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# Why undersized steam boilers waste fuel

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edited January 2017

Why undersized steam boilers waste fuel

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Dan, I can't make any sense out of your explanation in terms of specific heat. It's like saying you need to know the volume of a trash can to determine the size of hose you need to fill it. It takes a certain amount of energy to raise the temperature of a pile of metal from 70 degrees to 215 degrees. But any size furnace can put out that much energy - the only difference is how long you have to wait. Don't you agree?
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Dan, I can't make any sense out of your explanation in terms of specific heat. It's like saying you need to know the volume of a trash can to determine the size of hose you need to fill it. It takes a certain amount of energy to raise the temperature of a pile of metal from 70 degrees to 215 degrees. But any size furnace can put out that much energy - the only difference is how long you have to wait. Don't you agree?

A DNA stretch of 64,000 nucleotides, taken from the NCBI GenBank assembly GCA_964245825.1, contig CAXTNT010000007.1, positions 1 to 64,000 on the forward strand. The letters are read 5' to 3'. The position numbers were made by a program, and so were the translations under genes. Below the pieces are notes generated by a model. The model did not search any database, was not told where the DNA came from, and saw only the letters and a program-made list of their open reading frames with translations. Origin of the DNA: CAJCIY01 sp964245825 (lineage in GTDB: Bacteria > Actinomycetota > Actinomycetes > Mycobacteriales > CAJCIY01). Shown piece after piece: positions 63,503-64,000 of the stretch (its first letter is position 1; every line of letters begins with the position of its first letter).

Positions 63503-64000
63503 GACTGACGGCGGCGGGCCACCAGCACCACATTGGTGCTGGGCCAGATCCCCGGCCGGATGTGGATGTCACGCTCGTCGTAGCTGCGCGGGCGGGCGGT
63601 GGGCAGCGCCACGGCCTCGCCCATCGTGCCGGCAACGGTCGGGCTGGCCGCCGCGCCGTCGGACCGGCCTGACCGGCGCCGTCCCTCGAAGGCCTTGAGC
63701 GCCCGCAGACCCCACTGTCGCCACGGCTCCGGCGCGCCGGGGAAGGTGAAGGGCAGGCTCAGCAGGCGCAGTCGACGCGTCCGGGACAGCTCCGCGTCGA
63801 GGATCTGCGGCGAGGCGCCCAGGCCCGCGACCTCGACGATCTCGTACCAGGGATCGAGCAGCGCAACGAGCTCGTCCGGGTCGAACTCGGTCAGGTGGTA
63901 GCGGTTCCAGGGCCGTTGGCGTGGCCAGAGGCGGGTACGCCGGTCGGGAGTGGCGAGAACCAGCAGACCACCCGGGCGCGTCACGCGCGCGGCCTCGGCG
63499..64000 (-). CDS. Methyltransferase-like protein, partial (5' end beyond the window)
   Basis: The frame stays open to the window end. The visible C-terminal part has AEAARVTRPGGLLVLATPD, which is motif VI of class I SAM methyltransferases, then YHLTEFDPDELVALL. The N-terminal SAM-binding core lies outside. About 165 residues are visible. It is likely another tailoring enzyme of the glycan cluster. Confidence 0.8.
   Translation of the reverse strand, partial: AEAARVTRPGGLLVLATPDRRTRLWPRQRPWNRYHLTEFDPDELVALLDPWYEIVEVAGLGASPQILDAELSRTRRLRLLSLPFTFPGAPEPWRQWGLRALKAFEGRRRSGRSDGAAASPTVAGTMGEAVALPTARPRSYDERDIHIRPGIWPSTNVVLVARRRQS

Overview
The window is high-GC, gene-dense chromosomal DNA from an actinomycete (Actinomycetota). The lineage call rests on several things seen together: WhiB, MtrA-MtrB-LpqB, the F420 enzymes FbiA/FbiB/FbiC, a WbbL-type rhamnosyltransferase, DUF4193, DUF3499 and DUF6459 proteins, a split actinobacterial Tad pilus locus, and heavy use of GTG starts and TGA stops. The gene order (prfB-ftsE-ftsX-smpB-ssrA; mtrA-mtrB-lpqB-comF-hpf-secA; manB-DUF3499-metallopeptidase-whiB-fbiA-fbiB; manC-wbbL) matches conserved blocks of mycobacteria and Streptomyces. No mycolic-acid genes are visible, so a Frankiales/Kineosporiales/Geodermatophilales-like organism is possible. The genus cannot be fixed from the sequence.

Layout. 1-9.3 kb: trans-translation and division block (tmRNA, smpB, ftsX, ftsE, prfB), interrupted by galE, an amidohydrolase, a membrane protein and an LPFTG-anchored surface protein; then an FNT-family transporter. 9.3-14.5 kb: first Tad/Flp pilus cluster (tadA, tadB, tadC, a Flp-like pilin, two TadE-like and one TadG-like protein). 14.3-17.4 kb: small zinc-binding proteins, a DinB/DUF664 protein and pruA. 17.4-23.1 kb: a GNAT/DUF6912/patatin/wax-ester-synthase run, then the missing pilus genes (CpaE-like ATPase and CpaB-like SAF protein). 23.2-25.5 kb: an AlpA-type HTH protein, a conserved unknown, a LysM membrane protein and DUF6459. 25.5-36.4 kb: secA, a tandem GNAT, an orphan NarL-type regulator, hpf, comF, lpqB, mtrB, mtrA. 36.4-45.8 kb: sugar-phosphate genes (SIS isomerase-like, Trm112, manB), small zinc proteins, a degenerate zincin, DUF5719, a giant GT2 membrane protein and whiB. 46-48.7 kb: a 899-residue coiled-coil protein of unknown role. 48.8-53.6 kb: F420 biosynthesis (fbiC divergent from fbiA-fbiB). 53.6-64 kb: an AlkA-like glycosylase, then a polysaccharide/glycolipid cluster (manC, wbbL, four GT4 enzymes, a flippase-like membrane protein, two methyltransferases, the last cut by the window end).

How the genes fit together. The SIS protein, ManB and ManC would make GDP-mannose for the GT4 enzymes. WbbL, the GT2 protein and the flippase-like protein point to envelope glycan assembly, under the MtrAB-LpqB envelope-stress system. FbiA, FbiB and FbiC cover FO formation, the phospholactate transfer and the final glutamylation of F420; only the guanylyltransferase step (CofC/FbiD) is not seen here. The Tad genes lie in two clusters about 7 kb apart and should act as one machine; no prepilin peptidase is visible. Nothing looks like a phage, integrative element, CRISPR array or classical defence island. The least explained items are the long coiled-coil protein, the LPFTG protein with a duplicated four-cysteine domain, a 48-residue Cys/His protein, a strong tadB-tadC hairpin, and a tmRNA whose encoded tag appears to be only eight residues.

Ah. Well, you do have to heat all that iron up. However, at the same time as you are heating the iron up in some distant main, the radiation closer to the boiler is cheerfully condensing steam and radiating the resulting heat to the space around it. If it were purely a matter of heating the iron up, then yes -- any size boiler could, in principle, heat the whole thing up. Given long enough. But it isn't. As soon as the iron is hotter than the surroundings, it is going to be losing heat to the surroundings (which is, of course, the objective of the exercise!).

Steam in most heating systems condenses at just one temperature: 215 F. So the radiation in which it is condensing radiates at just one rate: 240 BTUh per square foot. The idea is to match the rate at which the boiler is creating steam to the rate -- fixed -- at which the system is condensing it.

As Dan says, the pickup factor can be likened to starting torque -- it allows the system to supply extra steam to get itself up to temperature at a reasonable rate. It is the subject of considerable debate... in an ideal world, the boiler would put out lots of extra heat when coming up from a cold start, to get the radiation and piping up to temperature, and then throttle back to the rate at which the system was condensing steam. The world is not idea...
Br. Jamie, osb
Building superintendent/caretaker, 7200 sq. ft. historic house museum with dependencies in New England
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It makes perfect sense. That is the same method use to size the end of main drip traps in a two pipe system. Find the weight of the pipe and fittings and find the warm up load with the specific heat.